Elmo Clinic has identified three activities for daily maternity care: occupancy and feeding, nursing, and nursing supervision. The nursing supervision oversees 150 nurses, 25 of whom are maternity nurses (the other nurses are located in other care areas such as emergency room and intensive care). The nursing supervisor has three assistants, a secretary, several offices, computers, phones, and furniture. The three assistants spend 75% of their time on the supervising activity and 25% of their time as surgical nurses. They each receive a salary of $60,000. The nursing supervisor has a salary of $80,000. She spends 100% of her time supervising. The secretary receives the salary of $35,000 per year. Other costs directly traceable to the supervisory activity (depreciation, utilities, phone, etc.) average $170,000 per year.
Daily care output is measured as “patient days.” The clinic has traditionally assigned the cost of daily care by using a daily rate (a rate per patient day). Daily rates can differ between units, but within units the daily rates are the same for all patients. Under the traditional approach, the daily rate is computed by dividing the annual costs of occupancy and feeding, nursing, and a share of supervision by the unit’s capacity expressed in patient days. The cost of supervision is assigned to each care area based on the number of nurses. A single driver (patient days) is used to assign the costs of daily care to each patient.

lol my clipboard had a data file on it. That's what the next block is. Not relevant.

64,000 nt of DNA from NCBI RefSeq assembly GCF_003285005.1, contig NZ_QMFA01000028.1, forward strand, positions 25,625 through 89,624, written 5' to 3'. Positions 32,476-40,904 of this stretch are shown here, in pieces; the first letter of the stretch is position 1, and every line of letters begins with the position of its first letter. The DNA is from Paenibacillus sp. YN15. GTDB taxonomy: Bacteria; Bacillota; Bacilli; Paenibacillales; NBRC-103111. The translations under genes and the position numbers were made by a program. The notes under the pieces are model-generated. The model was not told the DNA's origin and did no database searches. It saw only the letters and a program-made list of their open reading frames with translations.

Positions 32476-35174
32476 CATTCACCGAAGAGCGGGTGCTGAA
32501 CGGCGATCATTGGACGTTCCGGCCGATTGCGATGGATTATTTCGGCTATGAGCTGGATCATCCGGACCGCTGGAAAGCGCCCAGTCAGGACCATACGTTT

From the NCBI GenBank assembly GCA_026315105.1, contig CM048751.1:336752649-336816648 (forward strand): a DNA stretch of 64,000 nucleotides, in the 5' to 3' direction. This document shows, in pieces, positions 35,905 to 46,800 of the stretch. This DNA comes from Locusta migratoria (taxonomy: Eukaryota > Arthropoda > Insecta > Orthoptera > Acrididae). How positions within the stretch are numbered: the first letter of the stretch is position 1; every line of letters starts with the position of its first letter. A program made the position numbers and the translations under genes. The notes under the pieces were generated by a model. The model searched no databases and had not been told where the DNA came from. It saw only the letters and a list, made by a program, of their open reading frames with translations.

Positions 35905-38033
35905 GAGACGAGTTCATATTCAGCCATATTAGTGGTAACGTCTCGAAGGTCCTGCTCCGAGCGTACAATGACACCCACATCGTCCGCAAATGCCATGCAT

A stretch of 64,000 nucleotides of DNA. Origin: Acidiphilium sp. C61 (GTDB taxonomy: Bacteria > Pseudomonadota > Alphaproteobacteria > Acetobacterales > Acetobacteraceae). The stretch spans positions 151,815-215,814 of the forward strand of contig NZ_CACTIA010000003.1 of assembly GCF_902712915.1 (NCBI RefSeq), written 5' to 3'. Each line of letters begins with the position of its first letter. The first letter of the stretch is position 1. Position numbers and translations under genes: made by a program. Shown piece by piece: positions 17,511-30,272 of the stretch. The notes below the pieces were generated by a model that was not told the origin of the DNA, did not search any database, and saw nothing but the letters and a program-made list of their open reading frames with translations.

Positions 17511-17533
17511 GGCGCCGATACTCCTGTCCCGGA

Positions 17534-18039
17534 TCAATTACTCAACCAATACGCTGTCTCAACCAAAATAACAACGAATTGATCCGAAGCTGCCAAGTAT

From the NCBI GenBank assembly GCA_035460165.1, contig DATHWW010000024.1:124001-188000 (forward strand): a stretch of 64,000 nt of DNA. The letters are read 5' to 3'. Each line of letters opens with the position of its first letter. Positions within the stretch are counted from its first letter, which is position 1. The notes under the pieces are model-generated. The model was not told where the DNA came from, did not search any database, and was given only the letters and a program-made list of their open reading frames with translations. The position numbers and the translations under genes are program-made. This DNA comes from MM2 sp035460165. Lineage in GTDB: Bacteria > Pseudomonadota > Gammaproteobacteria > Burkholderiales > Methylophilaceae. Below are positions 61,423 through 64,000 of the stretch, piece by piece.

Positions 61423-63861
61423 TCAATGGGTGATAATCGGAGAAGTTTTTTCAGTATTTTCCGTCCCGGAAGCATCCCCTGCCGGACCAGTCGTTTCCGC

A pilot study has revealed that the demands for nursing care vary within the maternity unit, depending on the severity of a patient’s case. Assume that the maternity unit has three levels of increasing severity: normal patients, cesarean patients, and patients with complications. The pilot study provided the following activity and cost information:
Activity Annual Cost Activity Driver Annual Quantity
Occupancy and Feeding $1,500,000 Patient days 10,000
Nursing Care (maternity) $1,200,000 Hours of nursing care